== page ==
Listening to Incense
BY IAN FALCON, MRO
Incense has always intrigued me, but for a long time it just smelled a lot like smoke. As I grew older, I started to wonder if maybe there was more. I began to see how incense could change the way a space felt, the way people felt, and it could change the way I felt. Today, I love incense. I love it as an offering, as an art, a practice, and as an experience. But to the uneducated, the world of incense can be complicated and enigmatic. That’s because incense is complicated and enigmatic if we approach it like critics. The truth is, you already know more about incense than you think you do. To enjoy incense more, I’ve found it helpful to start with these two questions: 1. What do you like? 2. What is your intention?
Smell and Memory
We get around mainly by way of sight, but it seems that of all the senses, our sense of smell is most closely tied to memory. While sights and sounds may bring up related memories or association, the slightest whiff of something is enough to instantly transport us back in time. These links seem to run very deep and can bring a new dimension to the role of incense as an offering.
Traditional Japanese Incense
The profile of a “traditional” Japanese incense has changed somewhat over the last hundred years. Blends have become refined, consistent, and softer. In general, traditional incenses tend be very focused on wood and can be harsh or bitter to newcomers. While there are exceptions, blends marketed for the West tend to be sweeter and more floral, with a heavy reliance on frankincense, musk, and cedar.
In traditional Japanese incense, sandalwood provides the heart and soul of any blend. A mix of resins, barks, roots, and herbs provide added dimension and “color." Today, the most common additions are borneol camphor, benzoin, cinnamon, clove, patchouli, and spikenard, followed by a long list of herbs. Makers have a tendency to be vague about the specific ingredients in their blends, so it’s often difficult to get an idea of what a particular incense will smell like just from reading its ingredients. For more on common ingredients in traditional Japanese incense, see below.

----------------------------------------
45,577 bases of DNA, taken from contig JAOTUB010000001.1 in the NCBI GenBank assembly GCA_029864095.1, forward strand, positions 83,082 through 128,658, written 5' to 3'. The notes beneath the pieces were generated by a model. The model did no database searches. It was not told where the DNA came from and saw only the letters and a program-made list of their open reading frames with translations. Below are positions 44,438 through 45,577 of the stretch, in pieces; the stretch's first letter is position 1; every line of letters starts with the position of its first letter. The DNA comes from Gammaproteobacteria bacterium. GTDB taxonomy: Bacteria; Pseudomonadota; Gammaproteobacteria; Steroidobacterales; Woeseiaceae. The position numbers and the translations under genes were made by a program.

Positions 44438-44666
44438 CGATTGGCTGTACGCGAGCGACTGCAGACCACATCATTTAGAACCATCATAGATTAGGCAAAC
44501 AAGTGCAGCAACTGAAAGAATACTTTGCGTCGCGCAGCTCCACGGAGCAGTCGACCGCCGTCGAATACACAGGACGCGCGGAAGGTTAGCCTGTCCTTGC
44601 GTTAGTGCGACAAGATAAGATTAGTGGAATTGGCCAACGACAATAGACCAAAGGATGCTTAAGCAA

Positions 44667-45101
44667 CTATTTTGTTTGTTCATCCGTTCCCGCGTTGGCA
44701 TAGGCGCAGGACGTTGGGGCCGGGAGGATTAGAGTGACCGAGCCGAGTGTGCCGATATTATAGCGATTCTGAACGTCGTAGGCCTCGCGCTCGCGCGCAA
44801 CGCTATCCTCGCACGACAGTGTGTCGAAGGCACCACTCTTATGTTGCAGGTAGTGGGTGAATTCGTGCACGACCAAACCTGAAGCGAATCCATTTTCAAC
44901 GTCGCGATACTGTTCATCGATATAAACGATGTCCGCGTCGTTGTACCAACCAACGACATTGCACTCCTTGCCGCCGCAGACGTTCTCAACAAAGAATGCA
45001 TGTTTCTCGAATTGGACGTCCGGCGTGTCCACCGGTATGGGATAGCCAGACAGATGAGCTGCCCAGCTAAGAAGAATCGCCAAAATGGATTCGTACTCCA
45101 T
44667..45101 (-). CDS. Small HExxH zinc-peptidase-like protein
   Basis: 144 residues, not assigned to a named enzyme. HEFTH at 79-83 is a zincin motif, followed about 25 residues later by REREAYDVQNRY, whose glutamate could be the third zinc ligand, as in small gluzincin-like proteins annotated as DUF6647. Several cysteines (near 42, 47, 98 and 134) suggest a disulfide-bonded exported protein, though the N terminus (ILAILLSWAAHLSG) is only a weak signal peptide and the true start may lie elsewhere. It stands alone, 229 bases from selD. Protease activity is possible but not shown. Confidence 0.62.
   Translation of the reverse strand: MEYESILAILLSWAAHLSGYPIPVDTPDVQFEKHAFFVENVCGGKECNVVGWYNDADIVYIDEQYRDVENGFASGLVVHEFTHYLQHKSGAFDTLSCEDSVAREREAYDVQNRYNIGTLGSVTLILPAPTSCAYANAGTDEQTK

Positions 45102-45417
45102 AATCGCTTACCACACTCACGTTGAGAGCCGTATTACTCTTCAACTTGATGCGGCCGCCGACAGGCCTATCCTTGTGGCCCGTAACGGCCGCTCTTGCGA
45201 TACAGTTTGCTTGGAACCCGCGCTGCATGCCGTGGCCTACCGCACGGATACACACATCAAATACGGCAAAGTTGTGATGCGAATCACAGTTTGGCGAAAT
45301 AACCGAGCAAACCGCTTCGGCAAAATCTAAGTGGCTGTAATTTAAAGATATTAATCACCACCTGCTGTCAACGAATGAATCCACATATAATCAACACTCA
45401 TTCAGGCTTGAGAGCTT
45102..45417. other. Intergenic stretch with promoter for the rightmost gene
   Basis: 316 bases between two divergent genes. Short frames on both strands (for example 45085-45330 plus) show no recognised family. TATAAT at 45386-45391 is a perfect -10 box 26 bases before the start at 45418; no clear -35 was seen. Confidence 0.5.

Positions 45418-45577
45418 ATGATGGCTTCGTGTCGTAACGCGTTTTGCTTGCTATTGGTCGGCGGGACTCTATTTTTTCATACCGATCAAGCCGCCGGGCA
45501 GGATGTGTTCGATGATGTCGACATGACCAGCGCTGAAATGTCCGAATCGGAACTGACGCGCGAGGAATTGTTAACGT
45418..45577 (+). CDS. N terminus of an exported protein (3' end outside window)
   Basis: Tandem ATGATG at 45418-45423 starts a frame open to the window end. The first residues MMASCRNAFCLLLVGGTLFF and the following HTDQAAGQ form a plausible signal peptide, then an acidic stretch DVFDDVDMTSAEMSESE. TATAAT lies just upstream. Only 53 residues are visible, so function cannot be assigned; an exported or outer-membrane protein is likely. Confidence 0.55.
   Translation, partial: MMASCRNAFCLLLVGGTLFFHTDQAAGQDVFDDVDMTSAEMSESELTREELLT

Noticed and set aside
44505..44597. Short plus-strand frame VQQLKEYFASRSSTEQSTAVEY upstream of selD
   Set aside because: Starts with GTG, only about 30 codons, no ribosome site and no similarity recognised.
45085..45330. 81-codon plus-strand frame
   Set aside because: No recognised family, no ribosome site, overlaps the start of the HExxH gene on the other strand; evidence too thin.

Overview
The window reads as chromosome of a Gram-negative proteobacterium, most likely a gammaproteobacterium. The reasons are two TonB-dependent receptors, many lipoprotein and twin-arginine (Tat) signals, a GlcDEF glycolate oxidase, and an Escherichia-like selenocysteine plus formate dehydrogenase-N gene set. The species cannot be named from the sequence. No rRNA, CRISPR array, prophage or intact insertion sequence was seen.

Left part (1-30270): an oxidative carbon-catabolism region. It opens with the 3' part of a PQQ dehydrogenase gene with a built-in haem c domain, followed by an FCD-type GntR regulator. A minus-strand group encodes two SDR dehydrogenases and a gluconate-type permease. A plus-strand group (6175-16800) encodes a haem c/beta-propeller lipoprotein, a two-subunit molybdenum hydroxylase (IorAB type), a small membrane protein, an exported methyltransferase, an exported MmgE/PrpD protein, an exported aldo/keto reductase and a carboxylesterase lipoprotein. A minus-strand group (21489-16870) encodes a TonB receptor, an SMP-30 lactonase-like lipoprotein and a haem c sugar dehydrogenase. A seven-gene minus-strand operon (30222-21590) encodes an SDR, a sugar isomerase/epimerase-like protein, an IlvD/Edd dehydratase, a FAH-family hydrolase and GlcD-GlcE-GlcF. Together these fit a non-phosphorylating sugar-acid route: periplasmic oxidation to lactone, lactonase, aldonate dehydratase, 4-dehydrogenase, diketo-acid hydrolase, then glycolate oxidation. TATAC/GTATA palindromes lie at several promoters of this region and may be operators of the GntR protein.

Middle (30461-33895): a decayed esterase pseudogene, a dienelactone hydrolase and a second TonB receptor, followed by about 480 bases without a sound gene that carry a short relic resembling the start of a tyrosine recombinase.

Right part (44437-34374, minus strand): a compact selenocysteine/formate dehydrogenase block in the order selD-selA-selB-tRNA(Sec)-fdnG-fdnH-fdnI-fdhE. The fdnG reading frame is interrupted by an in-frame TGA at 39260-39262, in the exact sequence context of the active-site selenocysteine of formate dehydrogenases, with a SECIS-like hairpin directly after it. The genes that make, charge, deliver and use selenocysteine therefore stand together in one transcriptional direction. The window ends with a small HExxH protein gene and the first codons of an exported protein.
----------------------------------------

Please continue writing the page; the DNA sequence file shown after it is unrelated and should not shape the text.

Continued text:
Premium incenses will augment or outright replace the sandalwood with aloeswood, which comes from Aquilaria trees that have been infected with a specific type of mold. Aloeswood and kyara, the highest grade of aloeswood, are a big big deal in Japan. To give you some perspective: by weight, pure kyara is more expensive than gold. The better the quality of aloeswood in the incense, the less additives you’re going to find in the blend.
An ancient practice, Mon-Koh can be loosely translated as “listening to incense.” Decide on the various notes that you'll be “listening” for in a session. Use your own perception and imagination—there is no right nor wrong in this process. Make note of elements, notes, tastes, colors, places, sounds, and/or mental images by allowing the mind to be guided and inspired by the nose. Some green oil kyaras can be dark, misty, forest blossoms; some black kyaras can be wild honey; another can be a cacophony of strange sounds or the rush of an intense classical orchestral movement. Let your mind and senses play. It can be useful to write down your observations as well, inclusive of the time and date, and revisit the same wood sample later on to see if your perceptions have changed.
Before picking an incense, I find it helpful just to take a moment and remind myself of what I’m using the incense for. Personally, if I’m making an offering, I like a more intense, traditional style incense, while my “everyday” incense is lighter and more modern. For meditation, I choose an extra long stick with a simple blend. I might also ask myself what kind of feeling do I want to reflect? Sometimes I want something bright and energizing, other times something dark and mysterious, still others rich and spicy. Knowing what kind of energy you want to invoke can help guide you towards certain ingredients or incense makers.